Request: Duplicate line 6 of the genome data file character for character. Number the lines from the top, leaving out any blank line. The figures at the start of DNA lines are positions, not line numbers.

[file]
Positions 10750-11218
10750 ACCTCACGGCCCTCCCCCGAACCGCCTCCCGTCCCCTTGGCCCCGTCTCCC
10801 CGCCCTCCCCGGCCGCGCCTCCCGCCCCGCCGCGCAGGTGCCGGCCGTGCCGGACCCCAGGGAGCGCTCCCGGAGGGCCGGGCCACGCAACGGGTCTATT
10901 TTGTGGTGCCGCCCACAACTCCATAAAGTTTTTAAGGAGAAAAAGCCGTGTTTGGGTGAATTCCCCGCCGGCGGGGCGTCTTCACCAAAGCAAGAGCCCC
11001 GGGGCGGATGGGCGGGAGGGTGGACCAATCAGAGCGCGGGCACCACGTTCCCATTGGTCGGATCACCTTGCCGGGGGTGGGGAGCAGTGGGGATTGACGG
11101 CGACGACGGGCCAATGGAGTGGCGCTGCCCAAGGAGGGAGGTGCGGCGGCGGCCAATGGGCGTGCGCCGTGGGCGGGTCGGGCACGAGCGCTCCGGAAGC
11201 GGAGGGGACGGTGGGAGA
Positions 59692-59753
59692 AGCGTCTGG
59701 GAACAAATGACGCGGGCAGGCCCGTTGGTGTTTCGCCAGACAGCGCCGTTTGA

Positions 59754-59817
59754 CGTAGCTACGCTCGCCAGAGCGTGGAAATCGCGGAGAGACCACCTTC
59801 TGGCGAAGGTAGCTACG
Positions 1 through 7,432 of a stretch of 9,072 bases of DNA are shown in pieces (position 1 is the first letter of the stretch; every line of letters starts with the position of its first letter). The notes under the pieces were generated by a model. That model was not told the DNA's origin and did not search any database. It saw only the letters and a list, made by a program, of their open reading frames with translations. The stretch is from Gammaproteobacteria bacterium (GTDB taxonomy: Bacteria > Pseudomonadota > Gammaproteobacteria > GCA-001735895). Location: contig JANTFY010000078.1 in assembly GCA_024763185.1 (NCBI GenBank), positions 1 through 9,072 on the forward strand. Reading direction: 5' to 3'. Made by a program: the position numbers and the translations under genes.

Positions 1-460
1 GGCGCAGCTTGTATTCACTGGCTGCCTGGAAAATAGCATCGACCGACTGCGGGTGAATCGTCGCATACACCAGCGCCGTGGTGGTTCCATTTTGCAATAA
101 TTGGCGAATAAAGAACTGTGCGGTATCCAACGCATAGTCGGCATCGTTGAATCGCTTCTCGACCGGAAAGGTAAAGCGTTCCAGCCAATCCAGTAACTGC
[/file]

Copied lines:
11101 CGACGACGGGCCAATGGAGTGGCGCTGCCCAAGGAGGGAGGTGCGGCGGCGGCCAATGGGCGTGCGCCGTGGGCGGGTCGGGCACGAGCGCTCCGGAAGC